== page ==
Friday 27 March 2009

Being a kid is hard (I must remember that)

The other day, Ads's school had what they call a "minimum day". School closes at 12 noon and there are no extended hours or daycare. Which means that instead of the 4 or 5 kids (including Ads) who leave school at noon every day, there are about 60+ kids who get to go home at that time. As prepared as I try to be for any new situation that might affect my sensitive little fellow, I was caught unawares by his reaction. He came out of the classroom at the tail-end of a noisy stream of 3-6 year old kids who instantly started swarming all over the playground, and the sight of this unexpected crowd reduced my poor baby to tears. I think I must have been a little slow that afternoon -- it took me a few seconds to understand why he was upset. He wanted all the children to clear off from the playground and he wanted to have it all to himself!
I have to keep reminding myself that tiny changes to Ads' routine can cause big changes in his mood. I am constantly looking ahead to see whether there is some activity or event that I need to prepare him for. With advance notice, he is good at handling new people or a new activity; otherwise our happy train tends to get derailed pretty rapidly.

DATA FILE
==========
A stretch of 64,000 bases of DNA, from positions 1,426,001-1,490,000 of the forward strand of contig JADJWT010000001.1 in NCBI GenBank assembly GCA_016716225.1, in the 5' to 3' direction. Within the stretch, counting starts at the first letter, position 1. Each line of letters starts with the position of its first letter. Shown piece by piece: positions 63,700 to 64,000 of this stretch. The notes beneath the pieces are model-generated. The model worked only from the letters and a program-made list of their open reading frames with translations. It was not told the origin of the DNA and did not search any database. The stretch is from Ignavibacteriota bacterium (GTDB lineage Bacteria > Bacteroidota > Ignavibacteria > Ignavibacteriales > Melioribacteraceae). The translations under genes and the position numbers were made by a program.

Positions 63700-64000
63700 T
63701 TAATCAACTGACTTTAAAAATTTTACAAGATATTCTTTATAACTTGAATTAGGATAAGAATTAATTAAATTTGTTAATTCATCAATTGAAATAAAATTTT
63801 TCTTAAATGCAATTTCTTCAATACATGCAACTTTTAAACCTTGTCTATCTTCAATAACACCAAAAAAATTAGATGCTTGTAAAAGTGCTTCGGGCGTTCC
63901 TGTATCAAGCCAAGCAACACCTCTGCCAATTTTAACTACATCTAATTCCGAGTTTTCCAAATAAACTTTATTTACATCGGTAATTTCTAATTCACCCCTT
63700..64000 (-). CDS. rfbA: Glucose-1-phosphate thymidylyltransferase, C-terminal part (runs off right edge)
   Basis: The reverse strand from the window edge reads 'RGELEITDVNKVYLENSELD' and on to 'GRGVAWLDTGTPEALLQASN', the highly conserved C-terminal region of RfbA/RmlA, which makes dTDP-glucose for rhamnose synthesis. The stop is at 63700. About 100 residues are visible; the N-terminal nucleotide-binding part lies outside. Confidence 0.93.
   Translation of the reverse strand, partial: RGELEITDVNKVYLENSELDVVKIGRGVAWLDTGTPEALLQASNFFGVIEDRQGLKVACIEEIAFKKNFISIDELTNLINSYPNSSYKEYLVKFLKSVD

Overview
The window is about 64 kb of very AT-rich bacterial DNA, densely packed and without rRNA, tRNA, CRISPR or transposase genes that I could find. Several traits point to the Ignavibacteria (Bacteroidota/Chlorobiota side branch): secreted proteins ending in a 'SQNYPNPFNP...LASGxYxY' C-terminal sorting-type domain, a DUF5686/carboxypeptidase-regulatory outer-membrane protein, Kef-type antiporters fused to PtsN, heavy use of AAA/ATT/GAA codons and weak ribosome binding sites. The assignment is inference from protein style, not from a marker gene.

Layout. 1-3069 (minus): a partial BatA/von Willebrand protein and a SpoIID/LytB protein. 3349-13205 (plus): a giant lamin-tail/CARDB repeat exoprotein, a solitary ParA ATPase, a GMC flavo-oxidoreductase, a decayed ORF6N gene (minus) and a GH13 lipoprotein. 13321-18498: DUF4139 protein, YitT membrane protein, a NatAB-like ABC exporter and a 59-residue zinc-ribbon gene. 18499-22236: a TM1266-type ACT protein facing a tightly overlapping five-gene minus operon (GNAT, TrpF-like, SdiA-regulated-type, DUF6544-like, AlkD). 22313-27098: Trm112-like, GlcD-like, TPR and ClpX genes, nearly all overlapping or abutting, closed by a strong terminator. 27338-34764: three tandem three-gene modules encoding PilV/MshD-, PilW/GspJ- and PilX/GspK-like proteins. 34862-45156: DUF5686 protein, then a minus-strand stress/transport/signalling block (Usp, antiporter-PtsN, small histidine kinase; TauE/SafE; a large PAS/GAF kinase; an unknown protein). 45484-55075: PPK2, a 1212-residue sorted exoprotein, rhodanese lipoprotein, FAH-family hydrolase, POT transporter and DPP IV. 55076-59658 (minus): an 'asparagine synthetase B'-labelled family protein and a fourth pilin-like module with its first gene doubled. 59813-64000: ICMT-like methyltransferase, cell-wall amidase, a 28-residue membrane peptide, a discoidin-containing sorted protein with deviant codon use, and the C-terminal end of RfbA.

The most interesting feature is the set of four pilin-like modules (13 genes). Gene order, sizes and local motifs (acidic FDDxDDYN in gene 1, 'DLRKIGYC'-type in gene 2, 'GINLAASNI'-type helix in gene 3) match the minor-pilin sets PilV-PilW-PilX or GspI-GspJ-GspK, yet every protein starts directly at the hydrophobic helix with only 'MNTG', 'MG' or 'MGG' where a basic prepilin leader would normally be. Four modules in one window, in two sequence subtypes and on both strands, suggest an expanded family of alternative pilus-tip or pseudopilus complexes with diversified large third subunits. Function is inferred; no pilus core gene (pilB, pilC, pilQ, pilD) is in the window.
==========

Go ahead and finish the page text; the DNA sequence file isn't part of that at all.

Sometimes (when I am not feeling harassed or hard-done-by :)), I get to thinking that being a child must be jolly hard, work. Being the smallest and shortest person in the house. Having to abide by what seem to be arbitrary and senseless rules, laid down by overworked, sometimes cranky parents. Having little or no control and choice on most things. When I keep this in mind, I become much more empathetic towards Ads and I think he responds to that by being more reasonable. Unfortunately, I am not that sensible all the time, which is why I do dumb things, like raising my voice and yelling at Ads "Do NOT shout and scream". Yeah. No wonder he doesn't get it.

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